- The Washington Times - Wednesday, February 1, 2006

QALQILYA, West Bank — One of the few bright spots for Fatah in last week’s Palestinian elections came in this sleepy border town where Hamas swept all 15 municipal council seats eight months ago, only to lose the area’s two parliamentary seats in the face of voter disappointment.

If the pattern is repeated after a Hamas-led government takes charge of the West Bank and Gaza Strip in the coming weeks, the long-ruling party founded by the now deceased Yasser Arafat can hope once again to dominate Palestinian politics.

Hamas’ council takeover last spring stunned Fatah and presaged last week’s parliamentary elections, in which the militant Islamic movement exceeded all expectations by taking 74 seats in the 132-seat Palestinian legislature.

The Qalqilya victory was attributed at the time to infighting among Fatah politicians and local frustrations in a community that was encircled by Israel’s separation barrier.

But after more than half a year of Hamas rule in Qalqilya, it was Fatah that carried the district’s two legislative seats — a reversal that many residents put down to disappointment with Hamas’ performance to date.



Hamas politicians are blaming the losses on voter fraud by Fatah activists, but the fragility of Hamas’ new mandate was obvious in a series of interviews in the town this week.

“There is disappointment with Hamas,” said Nidal Hanayel, who heads the People’s Front for the Liberation of Palestine (PFLP) party in Qalqilya. “The public didn’t feel any improvement in the town. They didn’t make good on their promises.”

Mr. Hanayel said the new town council has made little progress on what it had identified as its top priority — building new schools and hospitals. At the same time, residents resented the council’s decision to ban an international dance festival last summer to prevent social mixing between women and men.

“It is enough time to evaluate their performance,” the PFLP leader said, “and the average citizen has an opinion.”

Members of the new council said they had begun to pay down a $7.5 million municipal debt by initiating procurement tenders that have cut down expenses. They also boasted that they had paved roads and installed street lights in neighborhoods ignored by the previous council.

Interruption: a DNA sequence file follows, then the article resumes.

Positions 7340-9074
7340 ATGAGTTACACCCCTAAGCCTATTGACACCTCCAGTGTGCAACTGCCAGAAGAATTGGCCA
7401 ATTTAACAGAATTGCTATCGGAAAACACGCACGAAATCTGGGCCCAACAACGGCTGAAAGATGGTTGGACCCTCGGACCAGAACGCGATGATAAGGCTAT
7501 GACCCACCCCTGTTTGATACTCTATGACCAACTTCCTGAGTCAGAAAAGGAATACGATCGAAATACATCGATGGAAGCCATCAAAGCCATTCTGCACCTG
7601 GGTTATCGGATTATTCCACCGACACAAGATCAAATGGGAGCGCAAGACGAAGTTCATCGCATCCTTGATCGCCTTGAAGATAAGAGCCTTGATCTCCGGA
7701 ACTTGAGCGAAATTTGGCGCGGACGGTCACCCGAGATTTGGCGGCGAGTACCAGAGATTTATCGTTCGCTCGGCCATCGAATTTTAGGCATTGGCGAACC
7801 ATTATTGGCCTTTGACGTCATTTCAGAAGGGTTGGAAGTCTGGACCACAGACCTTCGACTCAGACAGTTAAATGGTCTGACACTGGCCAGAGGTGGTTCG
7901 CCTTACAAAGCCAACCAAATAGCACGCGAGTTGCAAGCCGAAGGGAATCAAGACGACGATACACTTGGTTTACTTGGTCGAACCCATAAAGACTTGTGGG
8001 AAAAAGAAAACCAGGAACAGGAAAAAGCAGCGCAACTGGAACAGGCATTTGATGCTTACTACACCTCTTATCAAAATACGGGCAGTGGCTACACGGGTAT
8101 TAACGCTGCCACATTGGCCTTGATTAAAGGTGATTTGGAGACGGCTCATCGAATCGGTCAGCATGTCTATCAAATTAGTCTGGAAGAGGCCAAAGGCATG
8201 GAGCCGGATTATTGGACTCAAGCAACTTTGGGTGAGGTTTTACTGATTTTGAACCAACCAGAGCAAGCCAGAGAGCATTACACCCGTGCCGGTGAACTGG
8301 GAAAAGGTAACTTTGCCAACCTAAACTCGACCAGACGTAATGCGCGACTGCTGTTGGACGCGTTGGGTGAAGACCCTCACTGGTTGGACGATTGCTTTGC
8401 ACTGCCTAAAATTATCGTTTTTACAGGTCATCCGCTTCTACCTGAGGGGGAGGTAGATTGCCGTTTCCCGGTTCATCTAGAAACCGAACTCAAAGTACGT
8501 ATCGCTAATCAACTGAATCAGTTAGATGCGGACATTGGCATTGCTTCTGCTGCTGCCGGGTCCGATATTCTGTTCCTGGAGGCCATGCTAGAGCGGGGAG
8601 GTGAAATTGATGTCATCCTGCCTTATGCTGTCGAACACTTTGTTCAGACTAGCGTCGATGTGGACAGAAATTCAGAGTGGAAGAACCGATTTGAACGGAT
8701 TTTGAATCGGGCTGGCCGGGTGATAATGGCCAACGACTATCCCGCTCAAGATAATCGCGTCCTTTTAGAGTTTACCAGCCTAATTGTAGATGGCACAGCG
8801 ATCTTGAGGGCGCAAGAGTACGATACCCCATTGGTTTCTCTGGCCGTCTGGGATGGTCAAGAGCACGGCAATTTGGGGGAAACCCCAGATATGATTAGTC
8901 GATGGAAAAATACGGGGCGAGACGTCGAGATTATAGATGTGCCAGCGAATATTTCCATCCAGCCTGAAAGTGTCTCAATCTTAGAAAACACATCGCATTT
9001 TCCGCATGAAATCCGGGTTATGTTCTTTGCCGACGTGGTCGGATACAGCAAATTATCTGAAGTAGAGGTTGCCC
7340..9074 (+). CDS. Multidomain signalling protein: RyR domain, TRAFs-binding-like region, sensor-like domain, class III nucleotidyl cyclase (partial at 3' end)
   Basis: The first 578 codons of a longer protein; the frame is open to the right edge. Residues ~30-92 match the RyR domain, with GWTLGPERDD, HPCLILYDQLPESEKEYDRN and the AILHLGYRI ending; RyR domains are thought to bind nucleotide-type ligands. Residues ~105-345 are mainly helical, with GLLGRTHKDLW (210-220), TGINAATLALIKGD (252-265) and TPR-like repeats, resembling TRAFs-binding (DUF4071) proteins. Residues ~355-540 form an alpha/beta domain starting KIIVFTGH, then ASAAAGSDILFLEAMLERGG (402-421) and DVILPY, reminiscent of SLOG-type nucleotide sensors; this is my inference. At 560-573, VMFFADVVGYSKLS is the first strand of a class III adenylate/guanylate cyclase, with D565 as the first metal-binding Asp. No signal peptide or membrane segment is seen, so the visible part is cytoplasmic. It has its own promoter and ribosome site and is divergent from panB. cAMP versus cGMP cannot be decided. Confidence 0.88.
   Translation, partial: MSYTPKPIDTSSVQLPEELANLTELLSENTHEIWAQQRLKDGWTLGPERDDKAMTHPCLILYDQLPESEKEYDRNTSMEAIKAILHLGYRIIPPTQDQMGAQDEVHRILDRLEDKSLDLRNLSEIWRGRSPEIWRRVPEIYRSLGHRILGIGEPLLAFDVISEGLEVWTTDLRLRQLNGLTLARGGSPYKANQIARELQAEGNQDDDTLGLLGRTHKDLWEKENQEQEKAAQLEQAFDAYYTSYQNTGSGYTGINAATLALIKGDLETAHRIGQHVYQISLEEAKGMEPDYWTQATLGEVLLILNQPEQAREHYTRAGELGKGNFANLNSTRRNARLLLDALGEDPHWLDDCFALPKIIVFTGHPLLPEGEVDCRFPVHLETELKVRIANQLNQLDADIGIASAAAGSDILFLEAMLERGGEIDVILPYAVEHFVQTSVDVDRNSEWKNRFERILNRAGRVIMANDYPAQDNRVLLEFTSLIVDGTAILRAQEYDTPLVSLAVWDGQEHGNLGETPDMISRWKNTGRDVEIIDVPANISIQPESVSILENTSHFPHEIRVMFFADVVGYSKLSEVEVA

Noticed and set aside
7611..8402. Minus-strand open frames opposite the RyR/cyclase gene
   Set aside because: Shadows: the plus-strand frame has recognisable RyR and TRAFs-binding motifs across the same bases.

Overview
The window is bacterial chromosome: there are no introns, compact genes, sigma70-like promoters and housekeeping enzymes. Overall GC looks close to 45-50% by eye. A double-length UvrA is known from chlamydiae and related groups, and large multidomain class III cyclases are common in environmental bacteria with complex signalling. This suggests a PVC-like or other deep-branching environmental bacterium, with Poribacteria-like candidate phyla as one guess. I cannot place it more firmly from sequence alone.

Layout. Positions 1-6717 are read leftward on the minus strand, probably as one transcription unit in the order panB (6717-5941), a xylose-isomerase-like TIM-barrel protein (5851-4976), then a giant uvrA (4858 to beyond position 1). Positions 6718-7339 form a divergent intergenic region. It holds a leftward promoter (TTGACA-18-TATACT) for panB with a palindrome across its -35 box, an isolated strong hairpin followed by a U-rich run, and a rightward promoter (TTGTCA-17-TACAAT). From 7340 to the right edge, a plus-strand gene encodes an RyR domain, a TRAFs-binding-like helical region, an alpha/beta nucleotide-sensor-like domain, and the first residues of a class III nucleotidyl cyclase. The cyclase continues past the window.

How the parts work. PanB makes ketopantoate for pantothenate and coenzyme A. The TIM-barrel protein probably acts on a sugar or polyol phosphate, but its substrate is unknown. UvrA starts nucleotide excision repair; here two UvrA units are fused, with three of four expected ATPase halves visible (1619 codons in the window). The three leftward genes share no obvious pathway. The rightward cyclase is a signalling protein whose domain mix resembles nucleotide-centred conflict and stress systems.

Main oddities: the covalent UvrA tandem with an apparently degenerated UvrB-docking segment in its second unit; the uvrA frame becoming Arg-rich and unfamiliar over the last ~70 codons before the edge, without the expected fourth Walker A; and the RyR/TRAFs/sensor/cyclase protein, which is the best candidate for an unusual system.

“This town used to be a one-man show,” said Moyaed Shreim, a Hamas council member, referring to former Mayor Maarouf Zahran. “There were a lot of discrepancies on the previous council. It’s difficult to be in charge.”

Mr. Shreim denied that residents were upset at the cancellation of the dance festival, arguing that Qalqilya is a “conservative” town and the folk festival didn’t jibe with its traditions.

He blamed the parliamentary setback on anger over rising electricity prices, which he said had overshadowed the new administration’s achievements.

Hamas sought to tout those accomplishments before last week’s voting, producing a 36-page brochure titled “Achievements on the Path to Transparency and Justice.” Color photographs of a refurbished local museum and a zoo were used to show highlights of Hamas’ first few months in office.

The public relations effort seems to have backfired, at least with some residents. The projects that Hamas claimed in the booklet, they said, were actually initiated by the Palestinian Authority.

“The booklet does not reflect reality,” said insurance salesman Ali Nazal, 33, during a round-table discussion with fellow residents. “People feel the booklet was a ridiculous insult of their intelligence.”

Mutasem Kanfroi called the parliamentary vote in the city a “correction” for last spring’s municipal landslide and predicted the same would happen elsewhere after a period of Hamas rule. “There was a high tide, and now we’re returning to normal.”

“Hamas is indeed being tested,” said Mr. Hanayel, the PFLP leader. “Four years is not a long period,” he said of the time until the next parliamentary elections. “So let the people experience and judge.”

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